On Memory - Part 1
I’ve spent a lot of time recently thinking about memory. Part of this is because memorizing things is one of my favorite hobbies - I’ve been making memory palaces for over 10 years now and it’s a great source of joy. I will write more later about how exactly I memorize, why I memorize and various things I’ve learned along the way but first I want to talk about what an odd role memory plays in our lives.
It’s common nowadays to speak pejoratively about “rote memorization.” In a world where we can Google anything and everything, why should we spend time learning things by heart? There were things we used to collectively memorize that now have no place in our lives. We used to memorize phone numbers of all our friends and family! How quaint!
It was the same with most knowledge for most of human history - if you didn’t know something, and if nobody around you knew about that something, you just had to live with the question until you happened upon a book or person that could help. What language do people speak in Madagascar? What’s the population of Poland? How do you cook a pavlova? Who knows! People that knew a lot of facts were valuable.
That all is a relic of the past of course. We have access to all of the world’s information! We have Google! And yet, memory still plays a huge role in our lives. Everywhere I look I see memory - the absence of it (such as in Alzheimers) is so painful to watch, and a wealth of memory is seen as a sign of vitality and intelligence. Most of our schools are still focused on memorization (either explicitly or implicitly) and our exams and tests are usually facades on top evaluations of how well someone can memorize.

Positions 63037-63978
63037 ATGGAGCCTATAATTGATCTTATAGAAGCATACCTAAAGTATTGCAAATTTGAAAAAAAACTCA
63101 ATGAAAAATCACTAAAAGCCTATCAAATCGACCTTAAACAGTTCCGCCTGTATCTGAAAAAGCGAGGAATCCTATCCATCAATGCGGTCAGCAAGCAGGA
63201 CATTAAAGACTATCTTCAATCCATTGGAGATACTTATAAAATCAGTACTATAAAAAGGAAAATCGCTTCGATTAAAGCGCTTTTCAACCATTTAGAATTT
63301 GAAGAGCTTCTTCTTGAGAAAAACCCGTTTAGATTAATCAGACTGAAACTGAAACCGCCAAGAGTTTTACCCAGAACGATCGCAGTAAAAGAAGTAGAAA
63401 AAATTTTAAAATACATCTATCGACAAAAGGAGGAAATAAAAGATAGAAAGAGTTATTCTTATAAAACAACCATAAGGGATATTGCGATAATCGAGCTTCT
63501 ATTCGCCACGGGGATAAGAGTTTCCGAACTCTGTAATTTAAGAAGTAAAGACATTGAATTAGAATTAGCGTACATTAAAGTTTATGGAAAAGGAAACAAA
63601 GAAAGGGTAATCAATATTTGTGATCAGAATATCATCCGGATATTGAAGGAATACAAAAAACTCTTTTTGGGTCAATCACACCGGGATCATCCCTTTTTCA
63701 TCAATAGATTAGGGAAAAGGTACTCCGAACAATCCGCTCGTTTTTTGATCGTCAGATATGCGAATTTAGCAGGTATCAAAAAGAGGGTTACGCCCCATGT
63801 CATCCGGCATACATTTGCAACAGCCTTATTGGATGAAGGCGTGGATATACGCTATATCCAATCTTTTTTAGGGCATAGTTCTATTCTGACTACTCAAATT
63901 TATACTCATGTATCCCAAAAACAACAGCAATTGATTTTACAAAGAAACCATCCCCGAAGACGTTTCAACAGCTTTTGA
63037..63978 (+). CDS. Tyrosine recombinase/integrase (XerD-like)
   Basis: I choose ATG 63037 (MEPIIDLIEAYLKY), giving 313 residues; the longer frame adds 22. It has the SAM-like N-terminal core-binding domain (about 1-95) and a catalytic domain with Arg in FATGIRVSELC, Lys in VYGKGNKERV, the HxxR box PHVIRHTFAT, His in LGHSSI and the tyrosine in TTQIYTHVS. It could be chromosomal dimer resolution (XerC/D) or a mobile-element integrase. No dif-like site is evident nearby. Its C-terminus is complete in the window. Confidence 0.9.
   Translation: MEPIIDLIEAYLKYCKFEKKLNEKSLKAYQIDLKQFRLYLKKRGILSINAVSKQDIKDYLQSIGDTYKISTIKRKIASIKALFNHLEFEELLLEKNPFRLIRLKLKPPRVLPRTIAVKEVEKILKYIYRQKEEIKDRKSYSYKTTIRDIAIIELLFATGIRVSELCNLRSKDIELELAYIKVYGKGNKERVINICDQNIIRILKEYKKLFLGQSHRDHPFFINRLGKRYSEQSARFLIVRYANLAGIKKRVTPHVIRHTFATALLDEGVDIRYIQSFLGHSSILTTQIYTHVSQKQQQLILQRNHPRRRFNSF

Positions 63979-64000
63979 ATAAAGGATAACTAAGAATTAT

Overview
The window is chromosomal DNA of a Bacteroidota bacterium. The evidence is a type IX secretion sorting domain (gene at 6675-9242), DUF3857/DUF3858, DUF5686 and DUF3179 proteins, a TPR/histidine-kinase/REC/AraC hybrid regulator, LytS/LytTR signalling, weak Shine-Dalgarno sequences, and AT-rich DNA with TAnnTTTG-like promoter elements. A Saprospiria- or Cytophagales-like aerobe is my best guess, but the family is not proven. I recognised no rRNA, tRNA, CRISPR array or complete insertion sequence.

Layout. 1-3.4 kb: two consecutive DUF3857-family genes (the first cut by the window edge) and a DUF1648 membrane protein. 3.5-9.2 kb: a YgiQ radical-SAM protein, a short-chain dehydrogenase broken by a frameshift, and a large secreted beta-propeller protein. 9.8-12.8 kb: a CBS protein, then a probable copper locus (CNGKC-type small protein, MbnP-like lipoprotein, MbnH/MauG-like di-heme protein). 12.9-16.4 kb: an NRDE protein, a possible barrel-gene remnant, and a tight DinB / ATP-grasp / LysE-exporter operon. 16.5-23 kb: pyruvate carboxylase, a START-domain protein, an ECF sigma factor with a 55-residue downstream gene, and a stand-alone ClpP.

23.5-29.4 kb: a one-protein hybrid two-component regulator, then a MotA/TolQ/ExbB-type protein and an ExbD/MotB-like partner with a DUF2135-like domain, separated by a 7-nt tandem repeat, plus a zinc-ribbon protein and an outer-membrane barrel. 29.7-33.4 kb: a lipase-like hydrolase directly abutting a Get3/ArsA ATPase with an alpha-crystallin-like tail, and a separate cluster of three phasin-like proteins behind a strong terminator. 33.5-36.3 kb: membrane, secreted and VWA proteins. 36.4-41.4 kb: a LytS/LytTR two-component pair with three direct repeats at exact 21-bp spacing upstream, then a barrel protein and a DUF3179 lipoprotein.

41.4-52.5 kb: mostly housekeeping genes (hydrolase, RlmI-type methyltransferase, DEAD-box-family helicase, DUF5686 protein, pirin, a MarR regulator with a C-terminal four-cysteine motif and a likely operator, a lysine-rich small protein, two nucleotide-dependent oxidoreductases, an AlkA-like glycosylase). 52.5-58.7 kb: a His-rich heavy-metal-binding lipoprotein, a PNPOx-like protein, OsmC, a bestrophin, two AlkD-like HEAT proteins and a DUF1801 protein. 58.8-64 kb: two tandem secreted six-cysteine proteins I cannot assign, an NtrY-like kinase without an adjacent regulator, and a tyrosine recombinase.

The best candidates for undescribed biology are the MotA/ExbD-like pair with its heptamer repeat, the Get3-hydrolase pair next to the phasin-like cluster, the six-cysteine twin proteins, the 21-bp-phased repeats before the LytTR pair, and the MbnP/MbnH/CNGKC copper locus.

Given we live in a different world from the phone-number-memorizing days, it’s fascinating to me how memory persists as a trait that we correlate with smarts and imbue with respect. For example, if I meet someone, ask their name and then don’t remember it a few minutes or hours later, they often get offended. Having a bad memory is seen as a sign of disrespect: “Wow. I can’t believe you don’t remember my name! We’ve met twice before!” And the opposite is also true, if you meet someone once and then remember them a few years later, people are in awe: “Wow. You have an incredible memory. I can’t believe you remember me and that I have a poodle whose name is X and was born on date Y and live in location Z.” This person must be a genius!